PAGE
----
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Posted 05 August 2011 - 03:37 AM

Definitely a good call on getting it professionally finished.
Films are not technically compressed and/or mastered like music is. They are mixed by ear, and then Dolby (if you want to use their name, they require actually doing the transfer themselves) does the process as Hal suggested with the only goal of making a good recording of the final mix. For Dolby Digital, there are VERY specific requirements on the physical room, speaker, calibration, ect... that you can mix in. Dolby Stereo I'm not sure whether they have those same requirements, but in either case you really need a calibrated studio to mix sound on any film project.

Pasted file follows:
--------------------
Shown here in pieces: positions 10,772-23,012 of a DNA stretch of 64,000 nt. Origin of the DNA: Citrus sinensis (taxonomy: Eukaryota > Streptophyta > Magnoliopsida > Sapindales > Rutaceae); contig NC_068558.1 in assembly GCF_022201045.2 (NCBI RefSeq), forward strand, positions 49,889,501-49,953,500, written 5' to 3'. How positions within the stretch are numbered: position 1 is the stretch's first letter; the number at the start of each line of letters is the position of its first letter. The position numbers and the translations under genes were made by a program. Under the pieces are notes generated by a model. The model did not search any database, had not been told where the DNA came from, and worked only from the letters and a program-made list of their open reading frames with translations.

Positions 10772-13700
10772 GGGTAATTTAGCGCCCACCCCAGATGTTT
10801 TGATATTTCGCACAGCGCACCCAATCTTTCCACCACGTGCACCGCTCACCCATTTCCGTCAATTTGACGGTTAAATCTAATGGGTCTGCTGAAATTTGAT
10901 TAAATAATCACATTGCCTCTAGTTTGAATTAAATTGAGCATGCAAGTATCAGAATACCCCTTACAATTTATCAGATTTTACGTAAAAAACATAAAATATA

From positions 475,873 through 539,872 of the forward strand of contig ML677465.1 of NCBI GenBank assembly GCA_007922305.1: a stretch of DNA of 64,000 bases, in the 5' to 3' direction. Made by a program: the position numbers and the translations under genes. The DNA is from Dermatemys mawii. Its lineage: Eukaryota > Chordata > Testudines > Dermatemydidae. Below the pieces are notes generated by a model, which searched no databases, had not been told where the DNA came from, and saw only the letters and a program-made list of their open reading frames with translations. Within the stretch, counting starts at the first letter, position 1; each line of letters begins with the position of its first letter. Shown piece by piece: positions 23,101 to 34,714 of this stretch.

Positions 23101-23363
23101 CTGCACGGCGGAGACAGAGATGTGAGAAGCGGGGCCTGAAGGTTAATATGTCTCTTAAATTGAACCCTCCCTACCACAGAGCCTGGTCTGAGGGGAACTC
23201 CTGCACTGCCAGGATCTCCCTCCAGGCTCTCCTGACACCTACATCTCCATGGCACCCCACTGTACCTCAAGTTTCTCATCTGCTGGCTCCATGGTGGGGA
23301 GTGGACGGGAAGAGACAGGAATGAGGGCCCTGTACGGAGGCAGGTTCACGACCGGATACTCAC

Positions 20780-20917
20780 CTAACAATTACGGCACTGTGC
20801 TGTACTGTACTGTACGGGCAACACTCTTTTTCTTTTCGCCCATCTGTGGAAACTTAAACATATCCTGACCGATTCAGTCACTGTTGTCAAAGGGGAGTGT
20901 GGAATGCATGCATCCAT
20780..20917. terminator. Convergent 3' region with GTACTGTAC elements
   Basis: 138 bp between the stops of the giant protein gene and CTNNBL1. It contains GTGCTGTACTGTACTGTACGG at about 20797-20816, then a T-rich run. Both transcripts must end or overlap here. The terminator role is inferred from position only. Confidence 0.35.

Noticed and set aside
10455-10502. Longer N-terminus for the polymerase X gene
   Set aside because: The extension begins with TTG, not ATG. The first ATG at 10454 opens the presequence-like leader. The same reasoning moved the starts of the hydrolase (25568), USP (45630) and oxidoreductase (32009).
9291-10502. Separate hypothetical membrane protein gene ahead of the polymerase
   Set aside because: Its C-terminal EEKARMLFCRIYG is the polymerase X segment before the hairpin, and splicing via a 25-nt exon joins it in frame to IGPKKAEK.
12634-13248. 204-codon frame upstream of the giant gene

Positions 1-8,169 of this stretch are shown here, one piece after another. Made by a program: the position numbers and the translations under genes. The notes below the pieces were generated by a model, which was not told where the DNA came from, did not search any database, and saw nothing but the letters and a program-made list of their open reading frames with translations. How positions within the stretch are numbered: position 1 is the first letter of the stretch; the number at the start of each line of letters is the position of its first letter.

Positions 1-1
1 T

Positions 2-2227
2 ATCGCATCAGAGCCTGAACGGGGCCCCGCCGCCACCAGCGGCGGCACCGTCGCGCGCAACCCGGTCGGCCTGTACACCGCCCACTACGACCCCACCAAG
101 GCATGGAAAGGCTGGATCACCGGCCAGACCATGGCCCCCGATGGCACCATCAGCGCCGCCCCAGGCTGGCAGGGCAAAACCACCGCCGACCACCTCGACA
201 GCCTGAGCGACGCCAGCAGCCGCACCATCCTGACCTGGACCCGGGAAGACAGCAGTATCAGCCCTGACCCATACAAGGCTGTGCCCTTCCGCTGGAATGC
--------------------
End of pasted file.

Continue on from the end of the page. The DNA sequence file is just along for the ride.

In music, mastering is usually another layer of the art that adds its own tweaks.

On who to contact for a low budget Dolby mix in the UK? Can't think of anyone off hand, however I would check at these two forums that are more dedicated to film post sound. Tons of guys there who can at least point you in the right direction.

http://duc.avid.com/...display.php?f=8
http://www.gearslutz...oduction-forum/

Edited by Alex Donkle, 05 August 2011 - 03:38 AM.

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#9 Vincent Sweeney

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Posted 09 August 2011 - 12:49 AM

Not one festival that I know of, and that is most of the established ones, require that of any entry. Who told you this?